Brazil, IACT, look at tax alternatives

Thursday, December 15, 2005

Representatives of the Indiana Association of Cities and Towns addressed city officials from across the state in Indianapolis on Wednesday, part of its push for legislation which would give municipalities the tools to stabilize property taxes.

The "Hometown Matters" plan, first unveiled by the IACT in mid-November, would reduce Indiana's dependency on property taxes by enabling municipalities to implement supplemental taxes. A portion of the revenue generated by the alternative taxes would be placed in a rainy day "tax stabilization fund," to be used in the event of future budget shortages.

The informational session was one of a series of presentations IACT is conducting around the state.

IACT Government Affairs Officers Ann Cottongim and Matt Brase have taken Hometown Matters on the road this week, expounding upon the merits of the proposal in Ft. Wayne, Maryville and Indianapolis. They'll hit Jasper today.

"We've been all over the state, talking to anybody that will listen to us," Brase said.

Hometown Matters gives local governments four alternatives to the property tax, including a local sales tax, a supplemental income tax, an innkeepers' tax and a food and beverage tax. Over time, revenues generated by the supplemental taxes would reduce municipalities' reliance on property taxes.

Mayor Tom Arthur said a local sales tax would be best suited to Brazil.

"There's not a lot of inns in Brazil, and a food and beverage (tax) targets one particular industry," he said. "The sales tax is a user tax. It's fair-- the more you spend, the more you pay."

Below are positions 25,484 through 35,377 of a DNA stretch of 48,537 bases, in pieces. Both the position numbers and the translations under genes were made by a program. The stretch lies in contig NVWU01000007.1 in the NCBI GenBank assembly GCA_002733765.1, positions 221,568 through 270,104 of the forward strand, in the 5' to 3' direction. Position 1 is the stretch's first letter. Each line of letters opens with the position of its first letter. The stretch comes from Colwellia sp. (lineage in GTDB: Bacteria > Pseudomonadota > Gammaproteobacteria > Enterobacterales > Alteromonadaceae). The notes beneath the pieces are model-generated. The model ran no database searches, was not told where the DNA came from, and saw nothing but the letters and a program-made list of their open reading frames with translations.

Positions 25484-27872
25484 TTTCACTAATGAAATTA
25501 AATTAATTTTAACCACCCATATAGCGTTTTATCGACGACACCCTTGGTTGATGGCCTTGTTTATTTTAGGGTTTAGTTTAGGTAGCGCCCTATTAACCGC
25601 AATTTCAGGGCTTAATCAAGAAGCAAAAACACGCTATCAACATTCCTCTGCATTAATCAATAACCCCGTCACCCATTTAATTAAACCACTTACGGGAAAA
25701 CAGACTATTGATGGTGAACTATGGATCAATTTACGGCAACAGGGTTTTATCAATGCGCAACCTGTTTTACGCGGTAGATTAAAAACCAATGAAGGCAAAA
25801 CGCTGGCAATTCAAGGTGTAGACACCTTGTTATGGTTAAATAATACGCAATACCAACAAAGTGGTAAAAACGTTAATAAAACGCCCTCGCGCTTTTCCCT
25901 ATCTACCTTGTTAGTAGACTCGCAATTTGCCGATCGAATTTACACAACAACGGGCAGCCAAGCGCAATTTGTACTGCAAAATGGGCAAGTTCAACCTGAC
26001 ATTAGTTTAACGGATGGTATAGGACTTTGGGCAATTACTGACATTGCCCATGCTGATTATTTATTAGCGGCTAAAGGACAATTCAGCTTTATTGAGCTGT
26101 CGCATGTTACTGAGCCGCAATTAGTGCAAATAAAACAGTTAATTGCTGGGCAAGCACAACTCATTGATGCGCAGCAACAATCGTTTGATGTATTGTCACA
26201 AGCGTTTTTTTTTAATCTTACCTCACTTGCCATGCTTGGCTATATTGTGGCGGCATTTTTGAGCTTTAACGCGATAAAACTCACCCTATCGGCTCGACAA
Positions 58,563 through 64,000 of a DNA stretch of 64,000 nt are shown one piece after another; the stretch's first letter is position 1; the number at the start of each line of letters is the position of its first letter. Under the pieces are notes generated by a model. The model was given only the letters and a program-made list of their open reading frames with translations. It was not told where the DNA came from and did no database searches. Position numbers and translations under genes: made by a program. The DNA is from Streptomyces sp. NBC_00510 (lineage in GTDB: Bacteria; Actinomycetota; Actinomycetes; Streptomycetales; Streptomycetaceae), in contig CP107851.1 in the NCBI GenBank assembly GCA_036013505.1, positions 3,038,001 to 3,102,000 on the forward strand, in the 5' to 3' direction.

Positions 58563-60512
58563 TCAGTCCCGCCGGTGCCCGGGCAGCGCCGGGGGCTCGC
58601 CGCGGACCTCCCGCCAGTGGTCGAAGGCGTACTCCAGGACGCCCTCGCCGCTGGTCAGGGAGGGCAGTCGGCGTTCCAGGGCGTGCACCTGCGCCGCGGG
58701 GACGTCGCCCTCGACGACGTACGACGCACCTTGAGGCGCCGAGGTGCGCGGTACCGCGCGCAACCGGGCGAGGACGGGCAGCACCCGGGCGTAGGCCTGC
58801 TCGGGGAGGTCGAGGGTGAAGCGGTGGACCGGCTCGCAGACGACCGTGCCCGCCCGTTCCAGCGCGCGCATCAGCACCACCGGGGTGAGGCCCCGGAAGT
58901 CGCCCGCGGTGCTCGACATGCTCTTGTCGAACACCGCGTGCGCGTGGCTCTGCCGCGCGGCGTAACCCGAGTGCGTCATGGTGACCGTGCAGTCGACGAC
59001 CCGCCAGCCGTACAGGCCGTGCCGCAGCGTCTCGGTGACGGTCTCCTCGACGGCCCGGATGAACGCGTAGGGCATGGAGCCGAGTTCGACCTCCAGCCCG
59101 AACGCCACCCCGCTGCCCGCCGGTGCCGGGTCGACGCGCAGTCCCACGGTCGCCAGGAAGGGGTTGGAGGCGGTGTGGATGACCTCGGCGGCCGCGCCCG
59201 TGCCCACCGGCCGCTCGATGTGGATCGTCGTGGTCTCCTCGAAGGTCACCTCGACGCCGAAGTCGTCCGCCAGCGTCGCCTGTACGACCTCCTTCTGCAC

IACT defines the Hometown Matters plan as a way to gradually shift taxes, as opposed to a standard tax increase. But according to Indiana District 46 Representative Vern Tincher (D-Riley), Hoosiers would likely pay more in the early stages of the plan.

Tincher said it will be difficult to pass the bill into law during the upcoming legislative session. In an election year, he said, some congressmen would hesitate to support a bill which, on the surface, looks like any other tax hike.

"Constituents will see it as the legislature raising taxes, rather than (giving the option to) local governments," he said. "Usually it takes several sessions for a proposal of this magnitude to pass."

The Hometown Matters proposal has not yet been drafted as a bill, but Tincher said "they're probably lining up three or four authors."

IACT has yet to name a sponsor for a Hometown Matters bill, and Cottongim declined to comment on the organization's effort to solicit legislative sponsorship. However, the governor has been receptive to the plan, though he has some concerns, Brase said. IACT has met several times with Gov. Mitch Daniels and his economic experts.

Despite the challenges confronting the proposal, Cottongim said the IACT has made significant headway with the Hometown Matters plan.

"We're taking a very proactive approach," she said. "The re-election year will pose some challenges, but we feel pretty good about where we are today."

Editor Frank Phillips contributed to this report.

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